Hi! I´ve a serious question. I´m from Spain and I´m getting started a online store. The niche that I´ve thought there is much more demand in EEUU, UK, France or Australia than in Spain. After of measuring the competition, for example in EEUU and UK there are fairly online retailers .so I am not make sure to sell in those countries because I don´t think that American customers will be confident to buy in my online store which is located in Spain. I really want to work with American dropshippers to sell there. My question follow below:

Should I only focus my online shop on the European market?

Thanks in advance. I am hopeful that you can help me.

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going over the seo basicsMay 6, 2014

going over the seo basics

4 Signs You Shouldn’t Start an Online Store | eCommerceFuel

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ladaeMay 15, 2014

If anyone is still considering creating their own online store http://www.shopify.com/?ref=ladeakh is always a good way to start. They have everything to help you get started!

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TerriMay 25, 2014

When I saw the title of your piece I thought, ‘oh crap, do I really want to see this? What if it all applies to me?’ And it did, but the ‘yeses’ and ‘noes’ were in the right place! I started the process for an on-line brownie bakery 4 years ago and got interrupted by work. Website, domain & most infrastructure is done. I’ve had a B&B w/restaurant for 16 years & was/am the pastry chef, accountant, maintenance, social media contact/maintainer (?) and pretty much everything else. Fortunately, the project is ready to be dusted off, the details finished, and I’m ready to get this baby up and going, hopefully by the fall. I don’t have a ton of $, but I do have a ton of energy and determination. And lots of contacts. I’m 62. Keep your eyes open for Bo’s Bodacious Brownie Bakery. 🙂

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thumbjam.comJune 1, 2014

thumbjam.com

4 Signs You Shouldn’t Start an Online Store | eCommerceFuel

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Run a New Online Store | Henson's College LifeJuly 14, 2014

[…] you plan to run a new online store? If you do, do you already have much online business knowledge and skill? If you don’t, it is […]

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sunnyJuly 16, 2014

i want to start online and brick and mortar store in niche of accessories. How do i go for researching about the niche.

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Advantages of Running an Online Store | Hung PropertiJuly 19, 2014

[…] products fast. The more buyers they drive the bigger profit they get. Well, are you interested in running an online store? If you are, but you still doubt, you should run this online business. Realize that by running this […]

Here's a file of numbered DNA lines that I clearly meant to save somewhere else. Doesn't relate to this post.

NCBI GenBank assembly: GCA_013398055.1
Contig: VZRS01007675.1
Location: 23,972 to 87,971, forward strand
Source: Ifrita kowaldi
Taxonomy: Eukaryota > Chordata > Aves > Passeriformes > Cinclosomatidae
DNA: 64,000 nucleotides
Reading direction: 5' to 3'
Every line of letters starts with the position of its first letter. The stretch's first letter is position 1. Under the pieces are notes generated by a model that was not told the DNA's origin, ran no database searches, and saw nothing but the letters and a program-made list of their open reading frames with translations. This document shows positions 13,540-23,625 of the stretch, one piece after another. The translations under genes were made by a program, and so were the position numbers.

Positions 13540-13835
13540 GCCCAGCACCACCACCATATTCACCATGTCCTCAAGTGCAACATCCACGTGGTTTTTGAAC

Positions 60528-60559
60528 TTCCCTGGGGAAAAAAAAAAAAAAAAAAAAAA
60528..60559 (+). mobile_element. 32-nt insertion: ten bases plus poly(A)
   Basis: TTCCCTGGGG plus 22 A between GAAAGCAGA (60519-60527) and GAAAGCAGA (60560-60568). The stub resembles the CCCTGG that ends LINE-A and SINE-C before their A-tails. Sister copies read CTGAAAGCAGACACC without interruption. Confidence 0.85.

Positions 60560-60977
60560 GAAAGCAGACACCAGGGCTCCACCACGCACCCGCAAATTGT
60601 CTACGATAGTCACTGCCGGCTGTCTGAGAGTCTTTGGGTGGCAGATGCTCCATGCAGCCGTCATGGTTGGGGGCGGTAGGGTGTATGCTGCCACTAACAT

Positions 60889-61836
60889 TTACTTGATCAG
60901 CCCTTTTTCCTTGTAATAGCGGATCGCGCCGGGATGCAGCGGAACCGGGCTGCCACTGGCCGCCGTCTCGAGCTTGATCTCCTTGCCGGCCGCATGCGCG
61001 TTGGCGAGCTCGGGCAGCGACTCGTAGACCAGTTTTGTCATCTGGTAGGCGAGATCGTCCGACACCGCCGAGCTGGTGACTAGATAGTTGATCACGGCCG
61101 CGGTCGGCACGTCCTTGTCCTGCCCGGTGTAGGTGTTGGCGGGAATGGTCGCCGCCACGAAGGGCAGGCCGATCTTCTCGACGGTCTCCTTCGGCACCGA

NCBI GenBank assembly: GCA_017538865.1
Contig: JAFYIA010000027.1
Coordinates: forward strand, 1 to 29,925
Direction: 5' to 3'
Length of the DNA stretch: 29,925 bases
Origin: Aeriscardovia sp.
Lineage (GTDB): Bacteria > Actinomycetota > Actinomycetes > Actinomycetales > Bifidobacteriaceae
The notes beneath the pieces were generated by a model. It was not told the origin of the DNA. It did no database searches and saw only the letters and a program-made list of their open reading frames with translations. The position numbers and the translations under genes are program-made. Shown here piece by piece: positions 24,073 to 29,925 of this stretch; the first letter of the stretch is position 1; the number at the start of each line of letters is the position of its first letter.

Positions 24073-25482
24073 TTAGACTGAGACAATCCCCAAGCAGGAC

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tony pereraAugust 10, 2014

I totally agree with this article
I think i wanna tell my story as a on line store owner (Sorry for my english)

I’m italian and successful on line store owner,I sell close to 300 euros merchandise a day but these months (july to september) not the greatest months for online business.

Anyway i’m now 27 and i never used a computer until i’m 21 y old ,not learned from anywhere or not even paid for a e-books….. I just started it with no knowledge and i searched google for all the small tasks, believe me there are lot of videos & articles that teach you pretty much every thing.

It took me 2 months to setup and go on line, and for next 3 months i did not sold a single merchandise and even after that i did not saw lot of visiters or sales, but i never gave up and just uploaded lot of products every week (honestly some time i had a feeling this is really stupid and time wasting thing)

1 year and 2 months later my website started having alot of traffic and lot of sales. 80% products i’m shiping with cash on delivery, so customers don’t have to worry about any thing.

I did all this while doing my day job ,i still doing it ….

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Michelle LiApril 22, 2016

Many thanks for having sharing with us on your successful story!

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ClaudePAugust 18, 2014

I always get into debate with colleague which are not tech savvy about how to market and all they need to create to have a “successful” ecommerce website. Startup often have good idea or product, but no marketing and no underlying knowledge of how computer and internet works.

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JamesAugust 19, 2014

Although you make good points – being tech savvy isn’t required anymore. With ecommerce software like “Speeda” or “Big Commerce”, it’s really easy to get going now. Furthermore, you can get traffic through social media too, “friends of friends” are easy to convert.

I would argue now is the best time.

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LaurenSeptember 3, 2014

Loved this, what a great perspective. In the process of researching for my new business, and the only thing I am struggling with is giving my time up- I worked for 2 years with no weekends, and right now I am trying to enjoy some family time before I dive head first into my venture. I am getting so excited/nervous. Ultimately though I believe if you are doing something you love and are willing to put the necessary work into something (research, time, etc) you can make it successful.